100% Biker 206

100% Biker 206
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According to a recent report by the London Assembly Transport Committee, motorcycle casualties are once again on the rise in London, increasing by 21% between 2010 and 2014.

Motorcyclists account for around 24% of serious casualties, despite constituting less than 2% of vehicles.

The problems, says the report, include the inconsistency across London with regard to bus lanes. While Transport for London allows bikers to use bus lanes, many boroughs operate their own restrictions. Valerie Shawcross CBE, the chair of the London Assembly Transport Committee, commented; “There are three types of vulnerable road user in the Capital—cyclists, pedestrians and motorcyclists. The Transport Committee [has] spent a great deal of time and effort ensuring TfL considers the needs of cyclists and pedestrians—now it is time for them to pay more attention to the safety of motorcyclists.”

The day before the London Assembly’s report, TFL coincidentally sent out a press release regarding its Urban Motorcycle Design Handbook. Surely a Handbook is a good thing? This document is designed as a guide on how to make roads safer for bikers: it’s not actually a bad document, but it’s basic common sense. Do civil engineers really need to be told that, for example, narrowing of lanes and divider kerbs can be perilous for filtering motorcyclists, or the danger of limited visibility junctions?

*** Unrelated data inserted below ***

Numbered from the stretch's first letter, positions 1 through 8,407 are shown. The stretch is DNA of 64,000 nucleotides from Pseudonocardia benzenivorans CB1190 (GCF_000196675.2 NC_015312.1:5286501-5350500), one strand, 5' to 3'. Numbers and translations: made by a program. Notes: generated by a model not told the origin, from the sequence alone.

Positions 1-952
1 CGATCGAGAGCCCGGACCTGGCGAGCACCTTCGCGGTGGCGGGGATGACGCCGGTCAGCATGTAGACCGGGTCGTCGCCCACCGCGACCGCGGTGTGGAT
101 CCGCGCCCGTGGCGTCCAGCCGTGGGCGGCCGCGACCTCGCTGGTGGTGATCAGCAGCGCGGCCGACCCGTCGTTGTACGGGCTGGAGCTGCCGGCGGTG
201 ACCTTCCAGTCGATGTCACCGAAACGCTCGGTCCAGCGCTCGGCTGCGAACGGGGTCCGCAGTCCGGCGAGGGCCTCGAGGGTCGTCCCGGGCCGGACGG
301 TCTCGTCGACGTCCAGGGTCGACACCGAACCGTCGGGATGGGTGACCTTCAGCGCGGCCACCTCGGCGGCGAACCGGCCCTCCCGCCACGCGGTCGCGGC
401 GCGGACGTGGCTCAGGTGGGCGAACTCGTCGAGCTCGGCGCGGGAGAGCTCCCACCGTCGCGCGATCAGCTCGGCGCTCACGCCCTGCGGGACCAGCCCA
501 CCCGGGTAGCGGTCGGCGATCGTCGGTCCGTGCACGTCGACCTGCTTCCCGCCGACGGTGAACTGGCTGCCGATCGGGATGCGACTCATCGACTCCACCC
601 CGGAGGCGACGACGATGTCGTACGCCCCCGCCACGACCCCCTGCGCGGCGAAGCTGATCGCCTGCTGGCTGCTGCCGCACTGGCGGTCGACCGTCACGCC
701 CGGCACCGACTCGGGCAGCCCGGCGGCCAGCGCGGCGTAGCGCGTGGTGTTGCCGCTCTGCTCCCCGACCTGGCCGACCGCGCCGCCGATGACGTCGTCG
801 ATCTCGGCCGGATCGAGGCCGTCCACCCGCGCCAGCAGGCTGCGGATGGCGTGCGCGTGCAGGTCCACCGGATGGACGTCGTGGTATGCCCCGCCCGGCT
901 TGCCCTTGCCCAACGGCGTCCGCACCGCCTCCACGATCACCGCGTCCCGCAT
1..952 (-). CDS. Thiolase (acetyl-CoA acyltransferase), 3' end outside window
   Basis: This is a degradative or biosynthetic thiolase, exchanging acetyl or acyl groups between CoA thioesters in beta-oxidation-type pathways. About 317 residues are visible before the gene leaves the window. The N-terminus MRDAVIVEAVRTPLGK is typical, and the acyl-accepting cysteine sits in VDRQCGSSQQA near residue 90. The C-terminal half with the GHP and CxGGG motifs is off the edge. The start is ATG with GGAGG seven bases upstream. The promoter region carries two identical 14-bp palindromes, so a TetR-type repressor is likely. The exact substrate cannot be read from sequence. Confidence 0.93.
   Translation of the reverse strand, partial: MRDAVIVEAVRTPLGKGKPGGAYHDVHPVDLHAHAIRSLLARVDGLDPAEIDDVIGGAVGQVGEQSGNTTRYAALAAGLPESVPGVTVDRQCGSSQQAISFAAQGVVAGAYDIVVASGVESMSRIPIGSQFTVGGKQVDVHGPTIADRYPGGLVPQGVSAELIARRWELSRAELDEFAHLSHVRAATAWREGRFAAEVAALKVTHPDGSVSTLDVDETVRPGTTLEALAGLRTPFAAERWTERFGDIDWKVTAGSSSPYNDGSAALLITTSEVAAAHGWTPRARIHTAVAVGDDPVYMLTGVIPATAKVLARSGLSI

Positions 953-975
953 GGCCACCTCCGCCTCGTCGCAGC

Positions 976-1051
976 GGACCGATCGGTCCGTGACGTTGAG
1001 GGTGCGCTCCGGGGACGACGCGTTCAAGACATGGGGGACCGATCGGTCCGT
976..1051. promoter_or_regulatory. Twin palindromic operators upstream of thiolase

The problem is, however, that many junctions and roads have already been redesigned and it’s unlikely that TfL will start digging up the highways just to help bikers. The Urban Motorcycle Design handbook may already be too little, too late.

What is particularly interesting is the TfL press release regarding the handbook. Bear in mind the document is specifically about dangers on and of the road itself to motorcycles and the need to design roads to reduce accidents. So what does the press release concentrate on? ‘Operation Winchester’, a TfL and Metropolitan Police campaign in which, over four months, ‘enforcement activity’ was stepped up at ‘hotspot locations … to help motorcyclists and scooter riders safe. Officers stopped 5389 riders, issued 742 Traffic Offence Reports, 1,335 verbal warnings, seized 96 motorcycles and made 10 arrests.’ What exactly has this got to do with road surfaces, bus lanes and such like? This release was issued in March 2016, at the same time as TfL continues to run its motorcycle safety campaign to tackle fatal collisions, the message being that bikers travel too fast. So, what do you know? It was all our own fault, after all.

Incidentally, did you know that TfL has allocated a budget of £913 million over the next years towards its cycling programmes? Do you know how much it’s put aside for its own Motorcycle Safety Action Plan. Exactly nothing. Zero. Zilch. Not a penny. Stay safe out there, because you can’t rely on TfL to do a damn thing to help you.